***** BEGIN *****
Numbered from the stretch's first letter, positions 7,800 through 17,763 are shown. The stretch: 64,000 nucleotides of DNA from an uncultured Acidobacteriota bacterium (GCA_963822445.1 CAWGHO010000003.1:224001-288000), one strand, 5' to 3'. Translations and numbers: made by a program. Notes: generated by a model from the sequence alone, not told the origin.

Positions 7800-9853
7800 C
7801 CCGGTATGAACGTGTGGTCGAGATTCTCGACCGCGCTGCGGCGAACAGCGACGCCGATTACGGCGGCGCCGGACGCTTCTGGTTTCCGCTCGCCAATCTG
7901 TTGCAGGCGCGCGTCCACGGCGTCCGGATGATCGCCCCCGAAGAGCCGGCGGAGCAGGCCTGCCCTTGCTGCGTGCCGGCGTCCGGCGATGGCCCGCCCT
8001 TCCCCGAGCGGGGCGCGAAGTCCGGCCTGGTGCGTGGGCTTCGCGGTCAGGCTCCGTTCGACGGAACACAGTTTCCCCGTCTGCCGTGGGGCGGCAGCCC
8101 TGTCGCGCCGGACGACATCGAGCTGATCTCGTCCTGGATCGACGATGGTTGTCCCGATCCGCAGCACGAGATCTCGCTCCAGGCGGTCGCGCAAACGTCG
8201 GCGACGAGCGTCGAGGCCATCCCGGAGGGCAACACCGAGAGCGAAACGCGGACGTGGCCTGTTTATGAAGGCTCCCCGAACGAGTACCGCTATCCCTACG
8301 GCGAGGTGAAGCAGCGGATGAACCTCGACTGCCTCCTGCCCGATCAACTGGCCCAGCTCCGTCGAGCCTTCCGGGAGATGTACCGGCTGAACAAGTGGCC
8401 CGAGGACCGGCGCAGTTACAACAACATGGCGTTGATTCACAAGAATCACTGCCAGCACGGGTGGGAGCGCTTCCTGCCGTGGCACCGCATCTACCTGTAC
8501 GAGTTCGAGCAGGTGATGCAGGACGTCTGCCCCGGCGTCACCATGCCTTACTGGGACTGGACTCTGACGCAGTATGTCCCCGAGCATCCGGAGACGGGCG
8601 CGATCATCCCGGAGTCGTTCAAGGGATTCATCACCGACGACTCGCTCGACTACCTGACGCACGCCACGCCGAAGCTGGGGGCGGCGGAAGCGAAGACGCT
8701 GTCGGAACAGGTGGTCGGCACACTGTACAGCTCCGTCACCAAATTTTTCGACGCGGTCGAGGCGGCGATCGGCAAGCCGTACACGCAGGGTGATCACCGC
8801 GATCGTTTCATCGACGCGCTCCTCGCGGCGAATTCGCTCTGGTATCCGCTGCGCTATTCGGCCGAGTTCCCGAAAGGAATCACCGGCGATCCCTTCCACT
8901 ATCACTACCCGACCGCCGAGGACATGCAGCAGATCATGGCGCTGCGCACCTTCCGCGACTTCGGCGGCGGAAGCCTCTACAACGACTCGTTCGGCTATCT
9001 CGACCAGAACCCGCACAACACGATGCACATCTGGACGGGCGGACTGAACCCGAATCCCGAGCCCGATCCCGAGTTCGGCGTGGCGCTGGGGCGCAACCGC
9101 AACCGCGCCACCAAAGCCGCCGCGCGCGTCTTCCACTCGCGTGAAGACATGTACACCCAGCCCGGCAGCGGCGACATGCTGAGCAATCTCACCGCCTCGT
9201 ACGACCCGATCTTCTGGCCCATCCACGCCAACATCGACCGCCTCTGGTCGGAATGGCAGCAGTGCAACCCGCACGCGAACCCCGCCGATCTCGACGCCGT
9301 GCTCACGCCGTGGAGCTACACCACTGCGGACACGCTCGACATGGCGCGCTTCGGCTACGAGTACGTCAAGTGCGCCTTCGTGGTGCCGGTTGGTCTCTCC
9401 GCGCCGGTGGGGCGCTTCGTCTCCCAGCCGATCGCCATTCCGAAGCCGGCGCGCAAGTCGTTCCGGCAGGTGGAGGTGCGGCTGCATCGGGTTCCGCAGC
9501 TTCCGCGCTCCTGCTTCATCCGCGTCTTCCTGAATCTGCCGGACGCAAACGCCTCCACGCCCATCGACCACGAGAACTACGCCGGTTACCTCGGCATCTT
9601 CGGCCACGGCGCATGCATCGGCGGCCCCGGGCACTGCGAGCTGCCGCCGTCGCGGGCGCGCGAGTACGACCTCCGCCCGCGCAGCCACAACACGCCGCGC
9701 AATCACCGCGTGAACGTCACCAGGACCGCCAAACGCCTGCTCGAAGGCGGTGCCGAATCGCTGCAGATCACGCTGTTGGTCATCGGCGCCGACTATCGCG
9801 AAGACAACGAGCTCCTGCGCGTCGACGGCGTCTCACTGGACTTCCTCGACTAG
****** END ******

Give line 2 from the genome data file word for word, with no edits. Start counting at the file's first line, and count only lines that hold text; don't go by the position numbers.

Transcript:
Positions 7800-9853